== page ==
Procrastination is a game changer. I know I’m supposed to be writing about social media. Specifically, how we can all use social media to advance our careers. To be honest, I’ve known about the need to build a social media platform for a while. But, did I do it? Well, no. And, here are some of the reasons why: I have no idea how, I don’t want to, my time is better spent writing or illustrating, I need to finish my manuscripts, I need to edit my manuscripts, and I doubt that it really makes a difference. For me, everything boils down to time and motivation.
Pre-conference, I didn’t think social media was worth either the time or the motivation. Then, I met Laura Whitaker and her brilliant advice on social media rang true. After listening to her speak, I was converted. Conflicted, but converted. I even cried. And here’s why …
I realized I had to step it up BIG TIME and I wasn’t sure I was up to the challenge.
Some of my reasons for avoiding social media are valid and some maybe not so much. In the past, we could rest easy in the knowledge that we had written and/or illustrated a great book. Our talent would carry us through. These days, a lot of people are talented. The more we can connect with people and showcase our individuality, the better our chances of advancing in this industry.
This is where social media steps in, at least for me. Sometimes, social media sets us apart. Having a great web presence can be the deciding factor between two great books. This tid-bit was particularly interesting to me. Editors and agents love to see that you connect with people and you are willing to help advertise and promote your work.
I got over my despondency pretty quickly. I want to make it in this business and I realized that if millions of other people can do it, so can I. And, so can you. I have a Facebook page and, after the conference, set up a twitter page. I’m already blogging for SCBWI and, for now, that’s enough blogging for me. Last year my husband bought me a domain name for my birthday. So, in the weeks after our fall conference, I have been getting on board with this whole social media push. I’ve built a skeleton web-site, tweeted, posted, blogged, rated books on goodreads, pinned things on Pinterest boards, and set up an Instagram account.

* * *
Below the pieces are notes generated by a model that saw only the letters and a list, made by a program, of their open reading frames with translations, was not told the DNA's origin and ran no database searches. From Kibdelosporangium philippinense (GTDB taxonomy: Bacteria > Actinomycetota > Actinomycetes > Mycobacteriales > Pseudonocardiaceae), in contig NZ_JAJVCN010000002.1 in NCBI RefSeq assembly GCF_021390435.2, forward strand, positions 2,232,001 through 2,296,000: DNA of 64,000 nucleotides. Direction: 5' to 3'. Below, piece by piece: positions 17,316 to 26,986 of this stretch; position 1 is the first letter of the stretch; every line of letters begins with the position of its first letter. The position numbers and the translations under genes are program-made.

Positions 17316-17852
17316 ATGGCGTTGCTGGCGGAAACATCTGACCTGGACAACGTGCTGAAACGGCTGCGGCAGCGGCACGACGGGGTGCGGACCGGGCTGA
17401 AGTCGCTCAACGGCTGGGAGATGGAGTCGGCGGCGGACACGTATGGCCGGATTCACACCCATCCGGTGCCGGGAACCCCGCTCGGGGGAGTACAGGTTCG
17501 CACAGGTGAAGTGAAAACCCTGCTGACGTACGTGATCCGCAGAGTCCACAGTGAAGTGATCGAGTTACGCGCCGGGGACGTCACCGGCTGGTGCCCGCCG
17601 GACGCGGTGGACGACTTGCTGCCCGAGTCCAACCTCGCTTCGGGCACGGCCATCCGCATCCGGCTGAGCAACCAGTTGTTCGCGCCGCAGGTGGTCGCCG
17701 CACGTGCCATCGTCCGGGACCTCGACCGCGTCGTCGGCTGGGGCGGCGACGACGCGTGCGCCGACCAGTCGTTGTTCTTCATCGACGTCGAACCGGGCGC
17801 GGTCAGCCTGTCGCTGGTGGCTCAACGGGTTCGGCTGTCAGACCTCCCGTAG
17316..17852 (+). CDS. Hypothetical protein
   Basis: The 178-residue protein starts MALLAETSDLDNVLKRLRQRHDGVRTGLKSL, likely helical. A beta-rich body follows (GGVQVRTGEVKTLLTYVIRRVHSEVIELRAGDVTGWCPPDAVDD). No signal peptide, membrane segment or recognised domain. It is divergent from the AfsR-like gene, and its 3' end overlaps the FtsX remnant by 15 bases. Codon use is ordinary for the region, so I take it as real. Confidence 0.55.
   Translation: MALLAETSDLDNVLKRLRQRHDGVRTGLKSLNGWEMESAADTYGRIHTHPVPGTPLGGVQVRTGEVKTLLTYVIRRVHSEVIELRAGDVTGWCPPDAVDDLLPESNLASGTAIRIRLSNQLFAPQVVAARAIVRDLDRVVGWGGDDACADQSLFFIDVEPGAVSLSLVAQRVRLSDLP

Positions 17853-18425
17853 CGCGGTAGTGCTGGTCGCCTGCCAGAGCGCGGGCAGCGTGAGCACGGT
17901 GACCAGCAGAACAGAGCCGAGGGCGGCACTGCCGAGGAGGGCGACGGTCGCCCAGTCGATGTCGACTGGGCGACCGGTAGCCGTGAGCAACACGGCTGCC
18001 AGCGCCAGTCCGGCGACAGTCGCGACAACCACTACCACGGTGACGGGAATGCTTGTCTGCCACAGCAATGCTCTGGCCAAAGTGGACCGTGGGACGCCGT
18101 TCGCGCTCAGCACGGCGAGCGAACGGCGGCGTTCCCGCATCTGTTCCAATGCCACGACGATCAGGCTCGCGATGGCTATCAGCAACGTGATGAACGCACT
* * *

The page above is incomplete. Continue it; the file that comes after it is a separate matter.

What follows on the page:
I particularly love Instagram. I’m a visual person by nature and I like connecting with people that way. I set up my Instagram to feed into Twitter and Facebook, killing three proverbial birds with one stone. Did I mention I also love efficiency? The idea that I could take pictures of real places that were depicted in my novels and share them online really appealed to me. It’s easy, fast, and very effective.
I’ve been stewing these weeks since the conference. Editing, thinking up new novel ideas, and creating my social media platform have consumed me. I haven’t been writing as much as usual and I feel a little guilty for not being as “traditionally productive.” I really need to start my new novel and I’ve been procrastinating by doing all these other writerly things. The silver lining is that my social media platform would not exist without this procrastination. And, I think it’s finally sinking in that not all writing comes down to word count and eloquence-sometimes it’s in the breaks from writing, the tweets, the posts, the blogs…